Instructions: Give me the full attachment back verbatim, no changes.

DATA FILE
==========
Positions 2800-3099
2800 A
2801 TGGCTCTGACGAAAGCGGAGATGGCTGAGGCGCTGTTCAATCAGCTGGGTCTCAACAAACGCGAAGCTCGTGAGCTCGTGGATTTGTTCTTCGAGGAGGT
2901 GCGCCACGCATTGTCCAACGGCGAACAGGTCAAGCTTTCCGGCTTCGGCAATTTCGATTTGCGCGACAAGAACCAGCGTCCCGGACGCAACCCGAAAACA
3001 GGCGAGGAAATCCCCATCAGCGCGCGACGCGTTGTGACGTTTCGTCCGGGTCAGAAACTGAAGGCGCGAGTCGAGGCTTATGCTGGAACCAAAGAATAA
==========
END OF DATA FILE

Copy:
Positions 2800-3099
2800 A
2801 TGGCTCTGACGAAAGCGGAGATGGCTGAGGCGCTGTTCAATCAGCTGGGTCTCAACAAACGCGAAGCTCGTGAGCTCGTGGATTTGTTCTTCGAGGAGGT
2901 GCGCCACGCATTGTCCAACGGCGAACAGGTCAAGCTTTCCGGCTTCGGCAATTTCGATTTGCGCGACAAGAACCAGCGTCCCGGACGCAACCCGAAAACA
3001 GGCGAGGAAATCCCCATCAGCGCGCGACGCGTTGTGACGTTTCGTCCGGGTCAGAAACTGAAGGCGCGAGTCGAGGCTTATGCTGGAACCAAAGAATAA